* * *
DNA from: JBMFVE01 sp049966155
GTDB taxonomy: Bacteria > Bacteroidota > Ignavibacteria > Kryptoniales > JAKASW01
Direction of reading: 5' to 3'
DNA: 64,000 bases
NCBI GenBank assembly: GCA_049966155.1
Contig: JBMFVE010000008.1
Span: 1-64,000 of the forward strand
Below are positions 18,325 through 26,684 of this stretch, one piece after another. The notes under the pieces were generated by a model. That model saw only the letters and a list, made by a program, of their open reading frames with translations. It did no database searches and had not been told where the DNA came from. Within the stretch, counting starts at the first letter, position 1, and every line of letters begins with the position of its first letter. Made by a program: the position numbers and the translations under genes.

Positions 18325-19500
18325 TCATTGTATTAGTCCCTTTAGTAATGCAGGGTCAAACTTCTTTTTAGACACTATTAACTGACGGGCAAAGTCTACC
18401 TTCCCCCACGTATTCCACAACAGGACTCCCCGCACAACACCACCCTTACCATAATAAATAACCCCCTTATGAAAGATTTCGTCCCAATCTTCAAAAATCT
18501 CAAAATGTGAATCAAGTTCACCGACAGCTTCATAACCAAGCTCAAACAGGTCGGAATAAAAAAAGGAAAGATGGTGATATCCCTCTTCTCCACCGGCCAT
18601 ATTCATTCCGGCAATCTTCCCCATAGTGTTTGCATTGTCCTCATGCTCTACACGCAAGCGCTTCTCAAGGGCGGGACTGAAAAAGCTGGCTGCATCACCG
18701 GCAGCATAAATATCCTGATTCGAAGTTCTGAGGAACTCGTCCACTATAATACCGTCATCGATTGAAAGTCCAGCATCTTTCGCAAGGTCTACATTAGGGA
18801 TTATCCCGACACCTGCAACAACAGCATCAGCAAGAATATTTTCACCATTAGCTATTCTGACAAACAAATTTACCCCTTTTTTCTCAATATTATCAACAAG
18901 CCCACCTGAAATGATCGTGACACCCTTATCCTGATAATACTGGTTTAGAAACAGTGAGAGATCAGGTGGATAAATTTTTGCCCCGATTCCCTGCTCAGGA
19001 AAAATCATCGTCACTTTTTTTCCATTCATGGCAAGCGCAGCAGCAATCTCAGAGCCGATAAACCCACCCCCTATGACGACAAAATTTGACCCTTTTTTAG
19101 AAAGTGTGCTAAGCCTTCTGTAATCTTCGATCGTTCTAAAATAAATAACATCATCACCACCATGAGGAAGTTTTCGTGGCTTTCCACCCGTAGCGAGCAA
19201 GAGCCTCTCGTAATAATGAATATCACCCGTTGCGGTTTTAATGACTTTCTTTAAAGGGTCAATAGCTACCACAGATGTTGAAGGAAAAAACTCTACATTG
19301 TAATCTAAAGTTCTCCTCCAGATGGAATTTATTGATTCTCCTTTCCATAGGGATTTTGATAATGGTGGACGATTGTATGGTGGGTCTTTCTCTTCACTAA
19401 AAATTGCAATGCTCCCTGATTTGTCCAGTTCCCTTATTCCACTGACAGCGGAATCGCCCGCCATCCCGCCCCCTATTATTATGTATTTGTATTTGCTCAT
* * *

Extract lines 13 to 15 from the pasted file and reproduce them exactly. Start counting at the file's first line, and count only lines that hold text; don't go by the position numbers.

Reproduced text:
18601 ATTCATTCCGGCAATCTTCCCCATAGTGTTTGCATTGTCCTCATGCTCTACACGCAAGCGCTTCTCAAGGGCGGGACTGAAAAAGCTGGCTGCATCACCG
18701 GCAGCATAAATATCCTGATTCGAAGTTCTGAGGAACTCGTCCACTATAATACCGTCATCGATTGAAAGTCCAGCATCTTTCGCAAGGTCTACATTAGGGA
18801 TTATCCCGACACCTGCAACAACAGCATCAGCAAGAATATTTTCACCATTAGCTATTCTGACAAACAAATTTACCCCTTTTTTCTCAATATTATCAACAAG